Amandla! presents seventh annual Black Campus Conference

Ronald Hall

Amandla!, the African American student organization at Bates College, presents its seventh annual Black Campus Conference on Saturday, March 15. Members of the public are invited to attend at no charge.

Formerly known as Unity Conference, this year’s gathering focuses on the book The Color Complex: The Politics of Skin Color Among African Americans by Kathy Russell, Midge Wilson and Ronald Hall (Harcourt, 1992). It explores how skin color affects daily lives, influences national social perceptions and influences politics. Co-author Hall will deliver the conference’s keynote address, The Bleaching Syndrome, in the evening.

Featuring two workshops, a dinner and lecture, games and a dance, the conference opens at 1 p.m. with registration in the Perry Atrium of Pettengill Hall. Two hourlong back-to-back workshops begin at 2 p.m. in the Keck Classroom (G52), Pettengill Hall.

The workshops are:

Black Male Color Masculinity, with Charles Nero, associate professor of theater and rhetoric, and African American  and American cultural studies, at 2 p.m.

The Politics of Color, with Charles Carnegie, associate professor of anthropology, and African American and American cultural studies, at 3 p.m.

The Diaspora Dinner takes place from 6 to 8:30 p.m. in the Edmund S. Muskie Archives, 70 Campus Ave. The dinner includes Caribbean, African and African American soul food. The event also features music, poetry and an award presentation by Amandla! members.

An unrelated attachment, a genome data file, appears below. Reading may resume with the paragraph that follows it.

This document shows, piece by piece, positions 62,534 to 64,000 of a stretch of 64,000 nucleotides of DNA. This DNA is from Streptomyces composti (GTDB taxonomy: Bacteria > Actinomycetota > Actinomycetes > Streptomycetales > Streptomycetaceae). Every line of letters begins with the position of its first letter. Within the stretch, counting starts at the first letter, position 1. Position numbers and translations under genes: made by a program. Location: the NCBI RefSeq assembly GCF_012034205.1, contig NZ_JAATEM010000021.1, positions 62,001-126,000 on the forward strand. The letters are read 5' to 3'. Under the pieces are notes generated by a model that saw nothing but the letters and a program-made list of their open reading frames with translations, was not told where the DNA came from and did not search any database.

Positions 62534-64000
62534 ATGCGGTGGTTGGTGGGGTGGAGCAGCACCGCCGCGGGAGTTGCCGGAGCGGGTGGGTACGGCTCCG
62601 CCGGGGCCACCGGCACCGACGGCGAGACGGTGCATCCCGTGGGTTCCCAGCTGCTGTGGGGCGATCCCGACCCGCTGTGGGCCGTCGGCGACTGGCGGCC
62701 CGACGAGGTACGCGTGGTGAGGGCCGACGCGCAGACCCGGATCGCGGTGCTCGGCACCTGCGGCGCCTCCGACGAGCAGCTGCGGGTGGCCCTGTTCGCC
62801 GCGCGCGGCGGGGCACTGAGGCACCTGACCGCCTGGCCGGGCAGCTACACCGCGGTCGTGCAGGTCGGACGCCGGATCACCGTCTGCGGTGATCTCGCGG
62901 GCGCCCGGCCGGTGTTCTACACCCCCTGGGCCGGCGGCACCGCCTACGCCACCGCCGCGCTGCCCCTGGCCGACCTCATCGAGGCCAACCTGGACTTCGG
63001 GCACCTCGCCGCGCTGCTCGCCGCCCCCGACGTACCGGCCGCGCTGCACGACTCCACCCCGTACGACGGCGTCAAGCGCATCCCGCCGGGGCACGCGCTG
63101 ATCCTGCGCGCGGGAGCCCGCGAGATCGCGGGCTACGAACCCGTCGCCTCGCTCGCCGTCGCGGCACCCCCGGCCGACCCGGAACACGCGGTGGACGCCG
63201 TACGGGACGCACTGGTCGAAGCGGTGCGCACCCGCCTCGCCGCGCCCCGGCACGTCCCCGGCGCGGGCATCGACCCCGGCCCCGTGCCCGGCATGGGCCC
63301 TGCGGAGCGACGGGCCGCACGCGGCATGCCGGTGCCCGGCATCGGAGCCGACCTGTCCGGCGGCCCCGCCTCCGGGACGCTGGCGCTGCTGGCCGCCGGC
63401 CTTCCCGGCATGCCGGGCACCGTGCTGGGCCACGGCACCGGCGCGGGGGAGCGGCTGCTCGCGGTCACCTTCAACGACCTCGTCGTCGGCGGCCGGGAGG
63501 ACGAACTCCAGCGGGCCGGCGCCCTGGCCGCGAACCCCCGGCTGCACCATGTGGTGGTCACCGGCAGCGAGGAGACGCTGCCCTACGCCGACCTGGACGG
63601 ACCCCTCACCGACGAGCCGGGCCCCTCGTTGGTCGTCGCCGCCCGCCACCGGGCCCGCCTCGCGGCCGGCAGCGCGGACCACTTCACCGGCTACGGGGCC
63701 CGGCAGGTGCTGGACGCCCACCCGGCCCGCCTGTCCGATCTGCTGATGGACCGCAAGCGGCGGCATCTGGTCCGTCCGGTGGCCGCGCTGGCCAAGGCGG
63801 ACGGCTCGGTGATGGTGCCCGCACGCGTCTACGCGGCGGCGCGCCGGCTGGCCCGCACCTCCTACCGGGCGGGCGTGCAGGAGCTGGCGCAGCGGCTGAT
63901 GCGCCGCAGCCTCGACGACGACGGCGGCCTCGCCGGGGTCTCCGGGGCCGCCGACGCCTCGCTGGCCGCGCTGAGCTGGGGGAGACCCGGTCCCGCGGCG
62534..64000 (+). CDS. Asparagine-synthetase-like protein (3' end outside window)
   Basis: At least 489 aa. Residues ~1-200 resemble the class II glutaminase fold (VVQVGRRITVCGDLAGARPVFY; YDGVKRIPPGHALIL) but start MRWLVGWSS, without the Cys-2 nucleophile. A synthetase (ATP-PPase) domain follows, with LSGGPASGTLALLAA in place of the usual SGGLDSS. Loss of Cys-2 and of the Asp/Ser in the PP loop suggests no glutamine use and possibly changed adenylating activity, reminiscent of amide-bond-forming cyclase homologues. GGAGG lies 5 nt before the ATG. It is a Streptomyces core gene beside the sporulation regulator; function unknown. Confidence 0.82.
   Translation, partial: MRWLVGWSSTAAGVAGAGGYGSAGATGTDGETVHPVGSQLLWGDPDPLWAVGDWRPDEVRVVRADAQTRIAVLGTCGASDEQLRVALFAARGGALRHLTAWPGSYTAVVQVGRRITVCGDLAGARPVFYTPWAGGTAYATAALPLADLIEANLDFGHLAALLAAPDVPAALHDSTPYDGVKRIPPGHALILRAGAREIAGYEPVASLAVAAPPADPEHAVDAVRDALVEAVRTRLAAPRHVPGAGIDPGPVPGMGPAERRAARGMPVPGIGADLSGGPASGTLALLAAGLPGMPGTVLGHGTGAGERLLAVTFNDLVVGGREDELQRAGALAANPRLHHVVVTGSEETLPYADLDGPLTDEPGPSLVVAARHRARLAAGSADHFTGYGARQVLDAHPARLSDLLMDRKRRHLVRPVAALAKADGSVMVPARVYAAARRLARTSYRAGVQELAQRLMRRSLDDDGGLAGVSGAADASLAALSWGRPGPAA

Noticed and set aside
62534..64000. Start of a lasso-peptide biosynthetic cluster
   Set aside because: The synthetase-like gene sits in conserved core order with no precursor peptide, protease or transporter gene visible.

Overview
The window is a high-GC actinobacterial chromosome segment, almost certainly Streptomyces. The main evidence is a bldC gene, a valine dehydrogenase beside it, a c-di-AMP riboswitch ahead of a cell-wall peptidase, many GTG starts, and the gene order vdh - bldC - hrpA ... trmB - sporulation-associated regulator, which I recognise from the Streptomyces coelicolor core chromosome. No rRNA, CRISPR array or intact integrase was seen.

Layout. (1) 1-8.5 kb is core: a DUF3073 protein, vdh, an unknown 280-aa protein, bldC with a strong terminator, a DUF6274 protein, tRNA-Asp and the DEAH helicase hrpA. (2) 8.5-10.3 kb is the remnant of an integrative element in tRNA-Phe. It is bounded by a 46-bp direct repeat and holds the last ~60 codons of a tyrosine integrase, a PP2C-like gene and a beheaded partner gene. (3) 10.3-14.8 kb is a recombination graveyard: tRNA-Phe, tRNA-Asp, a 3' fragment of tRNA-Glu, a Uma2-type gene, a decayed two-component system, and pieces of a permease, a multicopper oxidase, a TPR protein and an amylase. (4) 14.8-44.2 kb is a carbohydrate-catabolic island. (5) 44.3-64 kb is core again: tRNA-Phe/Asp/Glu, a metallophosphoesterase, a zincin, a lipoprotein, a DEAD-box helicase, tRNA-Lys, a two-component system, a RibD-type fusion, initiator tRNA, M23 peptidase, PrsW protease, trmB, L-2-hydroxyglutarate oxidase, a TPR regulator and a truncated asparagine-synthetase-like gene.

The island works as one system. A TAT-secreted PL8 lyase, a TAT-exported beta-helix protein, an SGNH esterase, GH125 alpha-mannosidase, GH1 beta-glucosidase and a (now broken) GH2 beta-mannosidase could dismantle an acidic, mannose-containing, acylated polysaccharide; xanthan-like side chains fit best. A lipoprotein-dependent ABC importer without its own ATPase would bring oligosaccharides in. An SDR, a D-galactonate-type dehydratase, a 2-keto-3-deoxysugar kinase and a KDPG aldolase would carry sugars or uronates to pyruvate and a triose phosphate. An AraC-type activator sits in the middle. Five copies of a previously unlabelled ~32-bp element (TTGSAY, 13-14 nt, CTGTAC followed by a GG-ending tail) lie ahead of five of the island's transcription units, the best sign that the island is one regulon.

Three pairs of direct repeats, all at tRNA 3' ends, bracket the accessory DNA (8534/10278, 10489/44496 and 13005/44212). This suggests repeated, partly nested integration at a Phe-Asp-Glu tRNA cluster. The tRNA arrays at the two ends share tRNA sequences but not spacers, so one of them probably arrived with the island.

Hall’s dinner keynote address describes the consequences of the bleaching syndrome for African Americans “who internalize light skin and other dominant culture criteria as the ideal point of reference for full assimilation into American society.”

Associate professor of social work at Michigan State University and a frequently published scholar, Hall is widely recognized for his expertise on intra-racial racism, black and white conflict, race relations and diversity. His latest book Bleaching Beauty: Light Skin as a Filipina Ideal (Giraffe Books, 2006) will be followed by a volume he has edited, Racism in the 21st Century: An Empirical Analysis of Skin Color (Springer, 2008).

Hall received his doctorate from Atlanta University, his M.S.W. degree from the University of Michigan and his M.C.S. degree from the University of Detroit. Beginning his career as a clinical social worker in Detroit, Mich., Hall worked with schizophrenic and manic-depressive clients in individual and group psychotherapy sessions. His clinical observations led him to conclude that the notion of skin color, among individuals of color, is a critical dynamic of mental health.

The evening continues with “Black Entertainment Night,” featuring games from the African Diaspora, from 8:30 to 10 p.m. in the Multicultural Center, 63 Campus Ave.

The conference concludes with the popular Bates dance “Triad.” An annual party since 1981, this fundraiser is held in Chase Hall, 56 Campus Ave., from 10 p.m. to 2 a.m. Music ranges from dancehall to rock, and proceeds from the gathering will benefit the nation of Somalia. Donations are gratefully accepted.

Those interested in attending the conference and its various activities should R.S.V.P. by contacting Anthony Begon ’08, co-coordinator of Amandla!, at this

Amandla!, a student-run organization at Bates, is dedicated providing a forum where students of African descent can express social, intellectual, political and cultural concerns.

The  Black Campus Conference receives support from the Office of Multicultural Affairs.